1 of the biggest issues as the wireless globe grows is that of safety of information particularly individual data. Many individuals do what they call war-driving to discover an open WiFi network to get their emails whilst traveling, although this is a common practice, it is against the law. There are hacker groups and IT security conferences that individuals go to, where the retailer type IT individuals also show up and talk about these issues. The ramifications of company data falling in the hands of a competitor or snooping opportunist hacker are extremely fantastic. Many of us take a number of Wireless Online Newsletters and read the white papers on the safety problems as nicely. Indeed this is a problematic issue for businesses.
I seem to recall sitting in a Wal-Mart parking lot with a Starbucks subsequent door in a strip center in my motor house and obtaining the Grocery Store Across the street, the gas station and a Mail Boxes And so on. Certainly I got a couple of others too, which seem to be encoded, but most were totally open, which means I could begin surfing anytime I had felt like it. Having T-Mobile Service I logged on legally to the method as usual, but I could have easily took up free bandwidth elsewhere that day.
I think that many individuals purchase these OTC peripherals and Linksys type systems and then simply place them in and turn them on. I comprehend that 1 big Home Improvement Sore did this and has fixed their units, but they were wide open. Many small companies all about are open, but probably do not care. Some purposely blast WiFi to increase customer base and do so on different separate air-gapped systems from their store operations, if you take Bitpipe on-line you can get the latest white papers on these issues. You should sign up for online safety white papers.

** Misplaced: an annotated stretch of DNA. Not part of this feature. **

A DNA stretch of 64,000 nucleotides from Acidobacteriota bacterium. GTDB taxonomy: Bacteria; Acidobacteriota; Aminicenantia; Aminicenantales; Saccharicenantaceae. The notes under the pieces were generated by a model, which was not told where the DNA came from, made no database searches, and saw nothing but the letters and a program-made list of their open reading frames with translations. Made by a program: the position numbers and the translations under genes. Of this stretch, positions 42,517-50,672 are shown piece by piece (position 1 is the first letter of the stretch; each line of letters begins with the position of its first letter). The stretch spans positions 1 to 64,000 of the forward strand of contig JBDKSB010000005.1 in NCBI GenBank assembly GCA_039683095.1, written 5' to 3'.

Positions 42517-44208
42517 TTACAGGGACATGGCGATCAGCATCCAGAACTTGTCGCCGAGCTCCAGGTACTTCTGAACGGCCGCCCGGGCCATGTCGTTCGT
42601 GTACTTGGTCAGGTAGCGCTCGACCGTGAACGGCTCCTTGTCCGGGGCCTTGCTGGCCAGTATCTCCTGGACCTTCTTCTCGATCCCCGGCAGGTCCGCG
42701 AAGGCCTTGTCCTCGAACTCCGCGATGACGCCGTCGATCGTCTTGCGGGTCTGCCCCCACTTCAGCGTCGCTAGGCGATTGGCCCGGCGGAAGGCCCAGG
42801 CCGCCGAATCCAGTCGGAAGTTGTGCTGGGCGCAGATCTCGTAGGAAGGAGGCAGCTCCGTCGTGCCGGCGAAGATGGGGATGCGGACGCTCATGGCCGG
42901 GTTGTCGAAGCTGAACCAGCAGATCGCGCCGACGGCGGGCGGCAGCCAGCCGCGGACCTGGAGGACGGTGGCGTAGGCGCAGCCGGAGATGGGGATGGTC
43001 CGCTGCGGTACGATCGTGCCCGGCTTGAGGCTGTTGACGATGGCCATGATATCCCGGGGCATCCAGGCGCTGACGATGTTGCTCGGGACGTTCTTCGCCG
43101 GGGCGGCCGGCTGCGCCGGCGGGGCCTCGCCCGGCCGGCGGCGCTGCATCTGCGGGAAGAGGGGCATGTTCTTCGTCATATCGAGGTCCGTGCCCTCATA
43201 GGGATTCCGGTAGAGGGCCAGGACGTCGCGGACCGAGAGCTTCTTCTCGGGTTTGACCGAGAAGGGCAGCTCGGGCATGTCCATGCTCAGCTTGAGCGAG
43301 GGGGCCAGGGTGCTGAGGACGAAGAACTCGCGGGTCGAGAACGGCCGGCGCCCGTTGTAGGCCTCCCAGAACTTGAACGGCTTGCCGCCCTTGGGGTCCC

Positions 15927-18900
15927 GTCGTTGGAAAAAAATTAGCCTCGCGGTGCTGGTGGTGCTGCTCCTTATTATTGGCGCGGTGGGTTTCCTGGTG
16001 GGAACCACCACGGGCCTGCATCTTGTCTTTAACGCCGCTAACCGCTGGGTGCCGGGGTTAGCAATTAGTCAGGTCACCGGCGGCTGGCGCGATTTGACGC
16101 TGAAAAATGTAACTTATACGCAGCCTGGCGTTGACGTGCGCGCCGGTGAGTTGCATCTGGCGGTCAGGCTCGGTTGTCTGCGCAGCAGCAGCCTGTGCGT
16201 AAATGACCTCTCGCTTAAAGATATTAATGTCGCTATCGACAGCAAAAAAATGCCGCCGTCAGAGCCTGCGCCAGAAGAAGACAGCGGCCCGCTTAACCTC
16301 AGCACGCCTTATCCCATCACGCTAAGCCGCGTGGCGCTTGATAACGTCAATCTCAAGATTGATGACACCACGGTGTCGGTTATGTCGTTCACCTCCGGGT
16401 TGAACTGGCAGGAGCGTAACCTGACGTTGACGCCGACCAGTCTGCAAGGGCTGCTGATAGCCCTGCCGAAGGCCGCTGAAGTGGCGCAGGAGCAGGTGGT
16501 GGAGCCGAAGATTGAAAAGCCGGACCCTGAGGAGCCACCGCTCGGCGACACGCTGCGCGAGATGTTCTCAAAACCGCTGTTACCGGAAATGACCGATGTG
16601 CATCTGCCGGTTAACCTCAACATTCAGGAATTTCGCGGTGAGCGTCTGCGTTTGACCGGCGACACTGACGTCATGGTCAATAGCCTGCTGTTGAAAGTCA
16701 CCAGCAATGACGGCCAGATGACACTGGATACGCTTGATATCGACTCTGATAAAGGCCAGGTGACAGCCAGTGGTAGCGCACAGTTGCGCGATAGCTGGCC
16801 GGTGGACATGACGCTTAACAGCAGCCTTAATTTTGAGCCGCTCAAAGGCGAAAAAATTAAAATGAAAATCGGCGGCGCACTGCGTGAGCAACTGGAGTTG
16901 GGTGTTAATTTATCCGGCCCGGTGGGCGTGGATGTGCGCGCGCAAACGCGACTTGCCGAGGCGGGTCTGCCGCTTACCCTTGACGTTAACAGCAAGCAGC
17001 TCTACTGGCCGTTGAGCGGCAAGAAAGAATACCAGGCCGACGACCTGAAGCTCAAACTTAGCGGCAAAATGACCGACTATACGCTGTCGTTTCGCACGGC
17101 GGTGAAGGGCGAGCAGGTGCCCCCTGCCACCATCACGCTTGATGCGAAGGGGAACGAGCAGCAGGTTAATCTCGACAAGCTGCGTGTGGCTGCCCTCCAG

The FCW.com White Paper Library is powered by Bitpipe, Inc., the top syndicator of in-depth Info Technologies Literature. There was lately a case in Florida exactly where somebody was "War Driving" to choose up WiFi signals and stopped in front of someone's house turns out he inadvertently loaded some programs and the icons ended up on the host pc as nicely. The police came and arrested him. In Silicon Valley this went on quite a bit, two-guys who type of invented the idea went from company to business and did just that and then went into the company to pitch their services. Even though this was good and a win/win, these days the FBI Higher-Tech Crimes Division is all over it.
In fact 1 current GAO report and several articles in Federal Pc Weekly, GovExec.com and other oversight newsletters are fairly worried as over 1/3 of all government wireless networks are somewhat unsecured. I have discussed this and had a conversation with a hacker turned security computer consultant. Apparently WEP or other such encryption is not even close to safe.